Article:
Being jilted is no fun.
Which is a shame because “jilt” is a fun word.
Let’s go a’jilting!
It’s a jiltingly beautiful day, let’s have a picnic.
But, language is fickle and being jilted, of course, is no fun at all.
(If you haven’t been jilted – by a date, a boyfriend or girlfriend, or even a fiancé – you are a rare bird, or a bird with selective memory. You can keep reading, Unjilted One, but this won’t be as meaningful for you.)
So, what to do if you thought you were jilted … but you discover you weren’t? Not jilted. Unjilted. Ajilted. Non-jiltified.
What if you’ve already moved on only to discover that you weren’t jilted after all?
On Saturday morning, reporters learned that Baltimore Orioles first baseman (sometime right fielder and one-time winning pitcher) Chris Davis had re-signed with the club.
Welcome back to Baltimore, Chris Davis!
(I’m not sure I can even welcome you back, “Crush”, because, as it turns out, you never really even left.)
Re-signed and resigned are two different things which is extremely hard for some writers to understand.
Although maybe not in this case. Because Orioles fans who just a few weeks ago were desperate to keep Davis had given up on him. They’d moved on.
And, so, on Saturday morning they weren’t exactly jubilant. Instead, they were sort of resigned to the re-signed Davis.
(Re-signed “pending physical.” Always “pending physical” with the Orioles who are very health-conscious spenders.)
Just a few weeks ago, Davis was offered – and rejected – a 6-year, $150-million contract. In other words, the Orioles offered Davis 1/10th of last week’s Powerball jackpot. And, he said no.
Which is a very jilty thing to do. Because 1/10th of last week’s Powerball jackpot is a lot of dough – and the most the Orioles had ever offered anyone – but apparently it was not enough for Davis.
Can you blame Orioles fans for getting their feelings hurt?
Moving on after a jilting is a process.
First, Denial. (“He can’t possibly turn down $150 million. Who turns down $150 million?”)
Anger. (“What the hell is wrong with him? I hate him.”)
Fear. (“How could he do this to us? Who’s going to hit all our home runs now?”)
Loathing. (“I hope he goes to the Yankees. Davis is overrated. He’ll ruin them.”)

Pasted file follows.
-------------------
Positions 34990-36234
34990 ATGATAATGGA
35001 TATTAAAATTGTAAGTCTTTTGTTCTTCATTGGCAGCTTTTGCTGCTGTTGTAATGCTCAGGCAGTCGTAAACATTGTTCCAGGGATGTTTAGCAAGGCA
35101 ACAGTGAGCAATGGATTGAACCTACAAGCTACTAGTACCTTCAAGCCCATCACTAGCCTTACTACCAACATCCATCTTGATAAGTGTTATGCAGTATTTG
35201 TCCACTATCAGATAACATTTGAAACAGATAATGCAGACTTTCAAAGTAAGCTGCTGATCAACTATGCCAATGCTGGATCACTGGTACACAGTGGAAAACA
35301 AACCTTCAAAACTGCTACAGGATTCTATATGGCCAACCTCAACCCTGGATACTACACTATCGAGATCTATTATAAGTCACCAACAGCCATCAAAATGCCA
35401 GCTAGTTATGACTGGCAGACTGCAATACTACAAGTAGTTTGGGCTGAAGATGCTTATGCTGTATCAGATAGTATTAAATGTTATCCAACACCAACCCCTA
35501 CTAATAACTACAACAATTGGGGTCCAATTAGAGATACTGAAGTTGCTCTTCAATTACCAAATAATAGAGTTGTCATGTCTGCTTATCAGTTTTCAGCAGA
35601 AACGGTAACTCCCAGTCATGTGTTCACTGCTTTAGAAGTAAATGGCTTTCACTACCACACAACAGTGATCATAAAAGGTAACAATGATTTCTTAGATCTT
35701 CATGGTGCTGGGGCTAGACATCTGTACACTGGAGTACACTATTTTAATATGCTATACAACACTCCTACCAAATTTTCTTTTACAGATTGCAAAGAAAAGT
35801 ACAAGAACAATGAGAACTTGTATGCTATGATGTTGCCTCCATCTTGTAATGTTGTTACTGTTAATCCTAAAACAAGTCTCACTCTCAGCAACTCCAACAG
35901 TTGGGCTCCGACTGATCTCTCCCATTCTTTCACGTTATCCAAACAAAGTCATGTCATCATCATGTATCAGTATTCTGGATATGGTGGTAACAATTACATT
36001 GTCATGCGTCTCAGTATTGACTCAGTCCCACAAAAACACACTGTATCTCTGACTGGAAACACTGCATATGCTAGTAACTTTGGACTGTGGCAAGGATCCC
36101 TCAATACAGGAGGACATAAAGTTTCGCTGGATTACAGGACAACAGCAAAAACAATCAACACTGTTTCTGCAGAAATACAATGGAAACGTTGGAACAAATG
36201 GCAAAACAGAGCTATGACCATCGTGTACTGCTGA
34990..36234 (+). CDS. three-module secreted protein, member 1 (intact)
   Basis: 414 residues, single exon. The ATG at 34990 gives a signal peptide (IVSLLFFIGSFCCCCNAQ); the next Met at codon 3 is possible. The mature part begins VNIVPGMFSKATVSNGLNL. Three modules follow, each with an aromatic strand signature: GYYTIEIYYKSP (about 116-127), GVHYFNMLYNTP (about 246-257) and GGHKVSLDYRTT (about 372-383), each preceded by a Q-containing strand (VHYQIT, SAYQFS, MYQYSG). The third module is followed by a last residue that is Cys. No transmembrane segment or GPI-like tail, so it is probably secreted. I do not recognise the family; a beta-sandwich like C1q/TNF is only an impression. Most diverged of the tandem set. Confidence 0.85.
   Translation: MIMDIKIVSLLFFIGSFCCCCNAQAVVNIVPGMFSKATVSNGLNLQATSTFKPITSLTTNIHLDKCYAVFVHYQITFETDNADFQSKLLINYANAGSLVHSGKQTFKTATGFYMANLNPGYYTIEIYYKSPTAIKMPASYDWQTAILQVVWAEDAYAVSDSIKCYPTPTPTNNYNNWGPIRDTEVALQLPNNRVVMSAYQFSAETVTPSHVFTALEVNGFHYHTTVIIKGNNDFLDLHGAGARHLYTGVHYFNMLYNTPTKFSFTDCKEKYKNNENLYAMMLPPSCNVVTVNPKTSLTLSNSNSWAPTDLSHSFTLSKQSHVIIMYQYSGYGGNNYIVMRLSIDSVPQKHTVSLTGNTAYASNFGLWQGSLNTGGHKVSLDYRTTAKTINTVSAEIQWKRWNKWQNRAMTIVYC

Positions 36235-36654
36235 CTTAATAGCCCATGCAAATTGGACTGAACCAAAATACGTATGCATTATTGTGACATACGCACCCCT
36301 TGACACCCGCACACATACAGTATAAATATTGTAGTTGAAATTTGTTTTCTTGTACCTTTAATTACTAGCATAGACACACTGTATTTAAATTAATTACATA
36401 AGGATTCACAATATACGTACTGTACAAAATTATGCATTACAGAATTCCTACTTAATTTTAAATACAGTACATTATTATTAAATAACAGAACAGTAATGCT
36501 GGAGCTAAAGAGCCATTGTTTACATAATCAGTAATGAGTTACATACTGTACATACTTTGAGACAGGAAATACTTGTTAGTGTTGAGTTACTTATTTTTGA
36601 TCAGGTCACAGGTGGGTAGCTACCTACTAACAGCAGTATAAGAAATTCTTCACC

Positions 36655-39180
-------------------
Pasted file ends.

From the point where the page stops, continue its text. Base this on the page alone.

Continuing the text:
Self-Pity. (“The Orioles are so cheap they can’t sign anybody. They suck.”)
And, finally, closure. (“What’s that? We’re ‘in’ on Cespedes? Awesome!”)
So, thanks for the memories, Crush. We’ll always have this.
And, all of these.
Then, after weeks of moving on, the Orioles and Davis came to an agreement. Davis apparently had no other suitors, but the O’s raised their offer anyway. (If you know anything about auctions, you know that this isn’t how an auction is supposed to work. But, baseball is funny sometimes.)
Ultimately, Davis signed for a reported 7 years and $161 million. Some of that money will be deferred, meaning that he will continue to get a generous salary until 2031 when he is 51.
A lot of fans are mad at Chris Davis. They think he’s greedy, ungrateful, and, well, just really, really greedy.
But, here’s the thing. Davis is just like most of us. And, by most of us, I mean the “most” of us who are men.
In a 2007 study, half of men surveyed (51 percent) reportedly negotiated for a better salary when offered a job. (This is compared to just 12.5 percent of women.)
So, Davis just did what most men do when offered a job. He negotiated for more.
Good for him. People change jobs over money all the time. He negotiated to stay put. You do what you gotta do.
In 1930, Babe Ruth negotiated a two-year contract with the Yankees for $160,000. (That’s about $2.2 million in 2016 dollars.)
“I am glad I don’t have to talk or think about money for awhile now,” Ruth told reporters. “I hope we have a great year [and] I’m going to try to hit a home run for every thousand dollars the club lays on the line.”
Now, that’s the kind of return on investment I can get behind.
For the two-year length of Ruth’s contract, that $1,000 per home run would have worked out to 160 home runs, or 80 per season.
Ruth led the league in home runs in both years of that contract – 49 in 1930 and 46 in 1931. It ended up to be about $1,700 a home run. Babe was pretty close.
At $1,000 per home run, Chris Davis will need to hit 23,000 home runs this season … and next season … and the season after that … and for each of the seven seasons of his contract.
I’m pretty sure that 23,000 home runs — or even just 1,643 if adjusted to 2016 dollars — will be enough to soften even the jiltedest of fans.
Welcome back, Crush … With your 23,000 home runs a year, these next seven seasons are going to be awesome!